Top 10 Most Challenged Books: Best-Sellers Are Also the Most Offensive

library book shelf

The “Most Challenged Books” list includes a number of best-sellers.

Some of today’s biggest best-sellers are also the most offensive, according to this year’s list of “Top 10 Most Challenged Books” from the American Library Association (ALA).

Every year the ALA releases the “State of America’s Libraries Report” and each time, the “most challenged books” section of the report generates the most buzz. The list is based on information compiled by the ALA’s Office of Intellectual Freedom in 2013.

The word “challenged” refers to a formal written complaint filed with a library or a school requesting that a book be removed or restricted. In short, these are the books that the general public, especially parents and educators, finds offensive.

Books Made Into Movies

Out of the 10 most challenged books, two have been made into movies:“The Hunger Games” and “The Perks of Being a Wallflower.” Two are in the process of being filmed:Captain Underpants” and “Fifty Shades of Grey.”

These books are being turned into movies because they are hugely popular. The “Most Challenged Books” list calls even more attention to the books and increases their popularity. In a way, the people who complained about these books ended up shooting themselves in the foot.

Top 10 Most Challenged Books

“Captain Underpants” retains its top position from 2012. “Fifty Shades of Grey,” “The Absolutely True Diary of a Part-Time Indian,” and “Looking for Alaska” are also holdovers.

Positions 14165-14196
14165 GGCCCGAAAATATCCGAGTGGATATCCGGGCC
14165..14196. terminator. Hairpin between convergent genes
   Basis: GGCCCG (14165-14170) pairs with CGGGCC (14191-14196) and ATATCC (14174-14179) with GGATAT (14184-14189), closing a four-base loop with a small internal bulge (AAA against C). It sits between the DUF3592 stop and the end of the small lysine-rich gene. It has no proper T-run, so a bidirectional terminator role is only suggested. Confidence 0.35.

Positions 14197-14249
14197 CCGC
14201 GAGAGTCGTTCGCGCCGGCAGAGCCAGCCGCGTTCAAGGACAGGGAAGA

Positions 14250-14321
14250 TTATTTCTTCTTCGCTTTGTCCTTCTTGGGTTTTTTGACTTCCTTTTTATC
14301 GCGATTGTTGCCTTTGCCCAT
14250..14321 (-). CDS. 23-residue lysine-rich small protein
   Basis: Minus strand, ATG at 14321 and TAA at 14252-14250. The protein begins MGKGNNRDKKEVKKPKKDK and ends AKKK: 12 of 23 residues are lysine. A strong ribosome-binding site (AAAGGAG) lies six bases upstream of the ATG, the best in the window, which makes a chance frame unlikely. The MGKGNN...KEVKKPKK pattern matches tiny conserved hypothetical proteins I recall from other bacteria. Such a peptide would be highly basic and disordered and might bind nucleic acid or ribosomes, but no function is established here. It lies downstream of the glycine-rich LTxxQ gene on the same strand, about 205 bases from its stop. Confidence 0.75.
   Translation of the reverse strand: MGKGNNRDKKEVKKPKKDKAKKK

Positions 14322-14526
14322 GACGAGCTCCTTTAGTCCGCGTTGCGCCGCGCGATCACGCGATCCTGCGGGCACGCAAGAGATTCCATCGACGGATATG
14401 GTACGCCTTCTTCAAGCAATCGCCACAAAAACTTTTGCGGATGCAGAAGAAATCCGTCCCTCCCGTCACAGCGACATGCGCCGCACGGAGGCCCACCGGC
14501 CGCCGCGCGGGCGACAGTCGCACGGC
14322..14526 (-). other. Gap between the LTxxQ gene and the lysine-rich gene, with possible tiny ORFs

Here are the most challenged books in 2013 and the corresponding reasons:

1. “Captain Underpants” (series) by Dav Pilkey (Offensive language, unsuited for group age, violence)
2. “The Bluest Eye” by Toni Morrison (Offensive language, sexually explicit, unsuited for group age, violence)
3. “The Absolutely True Diary of a Part-Time Indian” by Sherman Alexie (Drugs, alcohol, and smoking; offensive language; racism; sexually explicit; unsuited for age group)
4. “Fifty Shades of Grey” by E.L. James (Nudity, offensive language, religious viewpoint, sexually explicit, unsuited for age group)
5. “The Hunger Games” by Suzanne Collins (Religious viewpoint, unsuited for age group)
6. “A Bad Boy Can Be Good for a Girl” by Tanya Lee Stone (Drugs, alcohol, and smoking; nudity; offensive language; sexually explicit)
7. “Looking for Alaska” by John Green (Drugs, alcohol, and smoking; sexually explicit; unsuited for age group)
8. “The Perks of Being a Wallflower” by Stephen Chbosky (Drugs, alcohol, and smoking; homosexuality; sexually explicit; unsuited for age group)
9. “Bless Me Ultima” by Rudolfo Anaya (Occult/satanism, offensive language, religious viewpoint, sexually explicit)
10. “Bone” (series) by Jeff Smith (Political viewpoint, racism, violence)

What Do You Think?

Out of the 10 books, I’ve read only one: “The Bluest Eye” by Toni Morrison. My 16-year-old daughter has read four: “Captain Underpants,” “The Hunger Games,” “Looking for Alaska,” and “Bone.” We didn’t find the books offensive, though we understand why some people might think otherwise.

How about you, have you read any of the 10 books? Do you think they’re offensive? To read the ALA report, click here.

Leave a comment


  1. I haven’t read any of the books mentioned. They don’t appeal to me. But my sister who is older has read 50 shades of Grey and the Hunger Games books.

    I also recall that when the Harry Potter books came out schools made a big deal about it. I think parents aren’t used to it and when it’s their children reading them and not them they find it a bit hard to let it pass. I blame it on the difference in the generation gap. They will eventually get over it. 🙂

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